A scheme to digitise European industry includes plans for digital public services - but prompts concerns at over-regulation
Brussels’ latest plan to digitise the European Union includes five strands involving digital public services. However a group of member states led by the UK has warned that moves to create a “digital single market” could lead to over-regulation.
The “path to digitise European industry” announced by the European Commission last month is the latest component of the programme launched last year to create a digital single market. This has already spawned new data protection rules, the General Data Protection Regulation, which must be implemented within two years.
A theme of the new plan is to get to grips with smart devices and the internet of things (IoT). It calls for “large scale pilot projects to strengthen internet of things, advanced manufacturing and technologies in smart cities and homes, connected cars or mobile health services”. Meanwhile, “future proof legislation” will support the free flow of data and clarify the ownership of data generated by sensors and smart devices making up the IoT.
The industry plan also promises to invest €500 million in a pan-EU network of digital innovation hubs where businesses can obtain advice and test digital innovations.
On digital public services, the plan notes that “people and businesses are still not reaping the full benefit from digital public services that should be available seamlessly across the EU”. An e-government action plan will modernise digital public services and make the EU a better place to live, work and invest through a number of measures, which include:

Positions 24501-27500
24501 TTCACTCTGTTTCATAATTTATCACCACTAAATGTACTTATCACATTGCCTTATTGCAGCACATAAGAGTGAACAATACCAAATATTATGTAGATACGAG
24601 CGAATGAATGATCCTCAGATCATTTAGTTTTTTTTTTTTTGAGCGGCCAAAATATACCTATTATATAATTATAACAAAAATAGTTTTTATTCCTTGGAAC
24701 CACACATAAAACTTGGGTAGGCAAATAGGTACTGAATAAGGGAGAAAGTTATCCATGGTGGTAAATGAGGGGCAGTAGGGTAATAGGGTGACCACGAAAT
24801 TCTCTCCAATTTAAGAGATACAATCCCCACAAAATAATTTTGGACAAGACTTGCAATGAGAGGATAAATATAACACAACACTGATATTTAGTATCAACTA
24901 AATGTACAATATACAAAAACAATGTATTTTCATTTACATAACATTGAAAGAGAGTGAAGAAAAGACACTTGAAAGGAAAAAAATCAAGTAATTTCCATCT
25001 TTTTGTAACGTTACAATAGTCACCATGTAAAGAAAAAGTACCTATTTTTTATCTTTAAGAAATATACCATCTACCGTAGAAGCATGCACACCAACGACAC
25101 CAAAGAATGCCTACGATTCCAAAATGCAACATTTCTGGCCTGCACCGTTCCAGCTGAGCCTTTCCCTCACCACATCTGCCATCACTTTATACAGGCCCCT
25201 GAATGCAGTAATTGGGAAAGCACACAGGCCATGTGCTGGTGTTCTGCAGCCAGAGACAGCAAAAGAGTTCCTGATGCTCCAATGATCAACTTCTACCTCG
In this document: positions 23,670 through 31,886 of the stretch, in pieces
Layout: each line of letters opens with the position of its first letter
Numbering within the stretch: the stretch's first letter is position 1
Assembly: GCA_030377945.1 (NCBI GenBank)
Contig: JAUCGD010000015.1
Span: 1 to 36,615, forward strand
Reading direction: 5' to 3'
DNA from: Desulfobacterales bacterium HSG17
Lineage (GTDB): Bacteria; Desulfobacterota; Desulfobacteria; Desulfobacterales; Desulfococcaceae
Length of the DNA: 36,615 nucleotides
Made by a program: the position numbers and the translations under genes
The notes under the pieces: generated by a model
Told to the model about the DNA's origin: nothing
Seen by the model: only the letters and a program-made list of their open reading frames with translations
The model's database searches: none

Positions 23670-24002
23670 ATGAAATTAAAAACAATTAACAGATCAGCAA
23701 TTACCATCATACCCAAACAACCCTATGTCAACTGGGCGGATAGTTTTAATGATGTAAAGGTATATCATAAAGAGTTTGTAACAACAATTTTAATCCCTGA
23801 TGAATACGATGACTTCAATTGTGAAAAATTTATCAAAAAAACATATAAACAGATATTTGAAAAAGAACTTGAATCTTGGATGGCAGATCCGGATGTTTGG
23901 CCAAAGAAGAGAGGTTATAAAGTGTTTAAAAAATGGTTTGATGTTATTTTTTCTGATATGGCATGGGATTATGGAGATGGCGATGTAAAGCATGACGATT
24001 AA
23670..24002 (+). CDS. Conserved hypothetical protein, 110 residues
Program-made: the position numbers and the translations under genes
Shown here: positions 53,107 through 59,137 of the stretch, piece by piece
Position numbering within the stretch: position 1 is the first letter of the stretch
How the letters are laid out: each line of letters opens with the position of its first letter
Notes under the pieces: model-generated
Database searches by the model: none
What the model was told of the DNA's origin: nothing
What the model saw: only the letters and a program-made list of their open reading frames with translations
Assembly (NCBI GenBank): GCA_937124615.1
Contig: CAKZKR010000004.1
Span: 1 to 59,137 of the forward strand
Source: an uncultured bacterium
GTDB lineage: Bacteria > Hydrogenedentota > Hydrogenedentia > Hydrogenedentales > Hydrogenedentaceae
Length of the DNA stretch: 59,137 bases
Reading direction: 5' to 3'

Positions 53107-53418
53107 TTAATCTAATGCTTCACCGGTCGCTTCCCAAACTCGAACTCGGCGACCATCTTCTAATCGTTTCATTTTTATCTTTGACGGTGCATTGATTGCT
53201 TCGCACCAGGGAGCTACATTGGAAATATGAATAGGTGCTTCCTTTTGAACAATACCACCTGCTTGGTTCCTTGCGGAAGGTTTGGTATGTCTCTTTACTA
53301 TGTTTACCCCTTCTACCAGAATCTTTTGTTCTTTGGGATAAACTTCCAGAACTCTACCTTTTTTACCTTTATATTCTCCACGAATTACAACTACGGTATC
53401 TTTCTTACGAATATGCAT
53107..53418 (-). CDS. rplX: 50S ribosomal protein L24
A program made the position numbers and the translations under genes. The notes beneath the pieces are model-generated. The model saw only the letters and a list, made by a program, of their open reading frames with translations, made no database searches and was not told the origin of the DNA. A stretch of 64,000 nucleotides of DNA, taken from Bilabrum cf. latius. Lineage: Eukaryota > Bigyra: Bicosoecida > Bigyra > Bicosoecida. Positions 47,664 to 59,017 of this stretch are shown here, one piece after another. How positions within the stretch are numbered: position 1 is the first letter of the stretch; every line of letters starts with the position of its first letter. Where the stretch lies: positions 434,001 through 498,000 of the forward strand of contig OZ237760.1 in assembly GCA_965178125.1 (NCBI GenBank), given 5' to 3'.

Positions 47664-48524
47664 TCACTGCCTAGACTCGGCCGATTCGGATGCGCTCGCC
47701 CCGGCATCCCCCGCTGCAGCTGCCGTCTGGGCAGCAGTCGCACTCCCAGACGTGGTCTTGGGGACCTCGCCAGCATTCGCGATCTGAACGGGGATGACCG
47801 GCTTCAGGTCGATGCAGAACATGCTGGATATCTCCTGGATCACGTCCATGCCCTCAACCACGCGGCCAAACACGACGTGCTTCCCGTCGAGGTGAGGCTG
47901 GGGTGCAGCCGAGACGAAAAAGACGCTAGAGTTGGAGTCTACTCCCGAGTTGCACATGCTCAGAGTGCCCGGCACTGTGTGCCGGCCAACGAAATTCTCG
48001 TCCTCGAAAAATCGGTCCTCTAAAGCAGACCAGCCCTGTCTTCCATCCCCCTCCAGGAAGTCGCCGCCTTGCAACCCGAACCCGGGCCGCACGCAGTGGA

- Creating a digital single gateway enabling users to obtain all information, assistance and problem-solving services needed to operate efficiently across borders.
- Interconnecting business registries and insolvency registers and linking them to the EU e-justice portal, which will become a one stop shop.
- Helping EU member states develop cross-border e-health services, such as e-prescriptions and patient summaries.
- Accelerating the transition to e-procurement and e-signatures.
The programme’s leader, European vice president Andrus Ansip, a former prime minister of Estonia, said the e-government plan is a crucial component of the digital single market.
“As companies aim to scale up across the single market, public e-services should also meet today's needs: be digital, open and cross-border by design," he said. "The EU is the right scale for the digital times."
However, the scheme is meeting a cool reception in the UK in the run-up to next month’s EU referendum. As leader of the 'Remain' campaign, Prime Minister David Cameron has had to curb his hostility to measures such as the Data Protection Regulation, imposed against UK opposition.
However in a letter to Ansip last month, a UK-led alliance of mainly Nordic and Baltic EU member states, along with Bulgaria and the Czech Republic, attacked another strand of the programme, which aims to regulate the US-dominated sector of “online platforms”. The letter said that platforms should be seen as an opportunity not a threat - and that the EU should resist the temptation to over-regulate.
“If at all possible, we should avoid introducing legislation that might act as a barrier to the development of new digital business models and create obstacles to entry and growth in the European digital market," the letter said. "Such legislation might have an unintentionally damaging effect on the innovation, competitiveness and economic growth of the European digital industries.”
Whether the UK’s view will carry much weight - or any weight at all after the referendum, remains to be seen.